The saddest part is that he fled “from the presence of the Lord” (Jonah 1:3 NASB). How could he love the Ninevites if he didn’t love the Lord?
The Lord certainly cared about the Ninevites. They had committed all sorts of abominations, but they didn’t know any better. He asked Jonah, “And should I not have compassion on Nineveh, the great city in which there are more than 120,000 persons … ?” (Jonah 4:11a NASB). But Jonah was too preoccupied with himself, his needs, his cold heart, his foolish pride.
That’s us. That’s me, at least. I want to serve God only. I want to follow Him. I want to make disciples among the nations — just as soon as I finish all the other things I need (i.e., want) to do. I’m like the young Augustine, called by God out of a fourth-century Roman culture saturated in immorality, who famously prayed, “Lord, grant me purity — but not yet.”
Tomorrow, Lord, I will give You my whole heart. I promise, just like I promised yesterday and the day before that.
The Apostle James had little patience for two-timing believers:
“You adulteresses, do you not know that friendship with the world is hostility toward God? Therefore whoever wishes to be a friend of the world makes himself an enemy of God. Or do you think that the Scripture speaks to no purpose: ‘He jealously desires the Spirit which He has made to dwell in us’? But He gives a greater grace. Therefore it says, ‘God is opposed to the proud, but gives grace to the humble.’ Submit therefore to God. Resist the devil and he will flee from you. Draw near to God and He will draw near to you. Cleanse your hands, you sinners; and purify your hearts, you double-minded” (James 4:4-8, NASB).
Double-mindedness is a plague in the American church, which now finds itself in hostile surroundings similar to those faced by Augustine and James’ halfhearted disciples. Our culture no longer accommodates the gospel; it despises it. That’s a blessing in this sense: The days when you could comfortably fence-sit with a toe in each camp are coming to a close.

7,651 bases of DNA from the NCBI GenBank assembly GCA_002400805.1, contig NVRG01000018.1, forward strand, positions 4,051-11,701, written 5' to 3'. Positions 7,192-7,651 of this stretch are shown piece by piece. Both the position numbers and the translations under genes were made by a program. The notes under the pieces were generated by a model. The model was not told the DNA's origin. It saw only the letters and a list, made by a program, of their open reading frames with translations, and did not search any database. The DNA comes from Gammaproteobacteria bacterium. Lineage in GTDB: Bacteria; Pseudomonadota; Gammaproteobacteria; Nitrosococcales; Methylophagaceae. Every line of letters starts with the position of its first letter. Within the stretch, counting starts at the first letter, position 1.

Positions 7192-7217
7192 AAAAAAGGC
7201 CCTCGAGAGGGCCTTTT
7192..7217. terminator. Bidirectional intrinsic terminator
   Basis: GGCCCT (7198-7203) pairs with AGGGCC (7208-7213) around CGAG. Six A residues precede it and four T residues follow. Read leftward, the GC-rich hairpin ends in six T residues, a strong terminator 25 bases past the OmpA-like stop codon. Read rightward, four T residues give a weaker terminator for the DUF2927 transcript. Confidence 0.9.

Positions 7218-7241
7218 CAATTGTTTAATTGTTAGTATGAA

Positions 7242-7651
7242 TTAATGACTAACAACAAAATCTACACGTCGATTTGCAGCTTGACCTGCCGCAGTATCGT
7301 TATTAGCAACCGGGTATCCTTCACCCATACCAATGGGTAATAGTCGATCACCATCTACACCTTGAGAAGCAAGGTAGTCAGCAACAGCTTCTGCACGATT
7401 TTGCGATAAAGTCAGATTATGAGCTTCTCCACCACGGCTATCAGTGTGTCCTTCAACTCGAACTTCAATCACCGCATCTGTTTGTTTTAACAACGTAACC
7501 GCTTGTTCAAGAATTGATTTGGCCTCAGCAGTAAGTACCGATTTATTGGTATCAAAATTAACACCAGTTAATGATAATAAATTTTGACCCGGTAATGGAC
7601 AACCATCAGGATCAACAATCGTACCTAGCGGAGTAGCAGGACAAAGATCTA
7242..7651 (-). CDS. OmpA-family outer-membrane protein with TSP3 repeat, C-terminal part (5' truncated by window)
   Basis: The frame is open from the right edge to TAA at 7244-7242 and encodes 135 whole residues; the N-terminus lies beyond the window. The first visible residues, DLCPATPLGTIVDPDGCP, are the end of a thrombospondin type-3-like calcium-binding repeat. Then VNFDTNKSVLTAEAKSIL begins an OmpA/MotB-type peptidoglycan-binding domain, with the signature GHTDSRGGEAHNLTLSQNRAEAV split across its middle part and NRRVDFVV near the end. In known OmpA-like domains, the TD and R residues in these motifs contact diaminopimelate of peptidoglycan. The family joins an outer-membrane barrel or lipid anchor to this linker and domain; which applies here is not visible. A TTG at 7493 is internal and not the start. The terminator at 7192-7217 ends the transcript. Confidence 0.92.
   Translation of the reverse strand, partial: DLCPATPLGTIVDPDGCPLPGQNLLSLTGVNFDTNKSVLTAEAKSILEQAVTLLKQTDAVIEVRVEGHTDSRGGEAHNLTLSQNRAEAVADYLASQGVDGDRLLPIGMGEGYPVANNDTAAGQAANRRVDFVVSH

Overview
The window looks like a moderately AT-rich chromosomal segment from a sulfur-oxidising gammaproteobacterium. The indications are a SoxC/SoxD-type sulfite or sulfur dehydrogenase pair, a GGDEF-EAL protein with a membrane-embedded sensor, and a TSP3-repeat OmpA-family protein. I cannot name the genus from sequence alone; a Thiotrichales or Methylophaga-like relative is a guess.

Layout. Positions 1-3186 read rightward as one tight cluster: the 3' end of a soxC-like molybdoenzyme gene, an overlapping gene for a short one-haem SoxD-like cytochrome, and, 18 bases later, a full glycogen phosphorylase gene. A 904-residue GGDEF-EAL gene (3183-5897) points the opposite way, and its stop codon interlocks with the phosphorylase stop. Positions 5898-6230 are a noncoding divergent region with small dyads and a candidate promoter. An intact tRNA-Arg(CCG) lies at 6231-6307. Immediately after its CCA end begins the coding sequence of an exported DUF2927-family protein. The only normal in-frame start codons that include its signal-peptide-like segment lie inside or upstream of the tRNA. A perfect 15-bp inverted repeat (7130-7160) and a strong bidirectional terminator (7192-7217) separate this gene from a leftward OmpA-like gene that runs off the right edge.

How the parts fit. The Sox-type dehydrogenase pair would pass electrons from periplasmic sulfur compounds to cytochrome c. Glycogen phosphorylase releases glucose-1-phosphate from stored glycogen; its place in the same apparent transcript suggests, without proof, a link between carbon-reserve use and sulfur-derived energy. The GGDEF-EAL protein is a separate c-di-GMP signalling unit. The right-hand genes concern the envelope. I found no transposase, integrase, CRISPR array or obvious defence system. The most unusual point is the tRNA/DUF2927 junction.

The time for choosing has arrived.
The culture will tolerate a one-dimensional Jesus who accepts everything, judges nothing and requires neither inner transformation nor outer change. The Jesus of the New Testament is someone else altogether: He refused to condemn the woman caught in adultery, telling her angry accusers, “He who is without sin among you, let him be the first to throw a stone at her” (John 8:7, NASB). After they left one by one, He asked her, “‘Woman, where are they? Did no one condemn you?’ She said, ‘No one, Lord.’ And Jesus said, ‘I do not condemn you, either. Go. From now on sin no more’” (John 8:10b,11).
Revisionists love to edit out that last part, but it’s the whole point of Jesus’ encounter with the woman. Once He dismissed the hypocrites, He bestowed the amazing grace and mercy of God on a sinner, but commanded repentance and obedience.
Years ago a missionary in Zambia visited a village that expressed interest in the gospel. He asked to see the village chief to seek permission to return. The missionary sat in the shade of a mango tree, waiting for the chief to come. A few minutes later, he noticed an old man hobbling toward him through the sand, leaning heavily on a stick to support his lame leg. The old chief considered the missionary’s request and gave him permission to return.
The missionary and a volunteer team came back a few weeks later to share the gospel through Bible storying. After four days of teaching, a line was drawn in the sand. The villagers were challenged to walk across the line if they were willing to turn away from their sin and make Jesus their Lord.
The first person to move was the old chief. He struggled across the line, dragging his crippled leg. When he finally made it, he looked up and declared to everyone, “I want Jesus to be my Lord!” He later was baptized, setting the stage for transformation of the whole village.
That’s a decision we need to make anew as followers of Christ. The line has been drawn.
(What could God do with your life if you choose to follow Him? Explore the possibilities here and here.)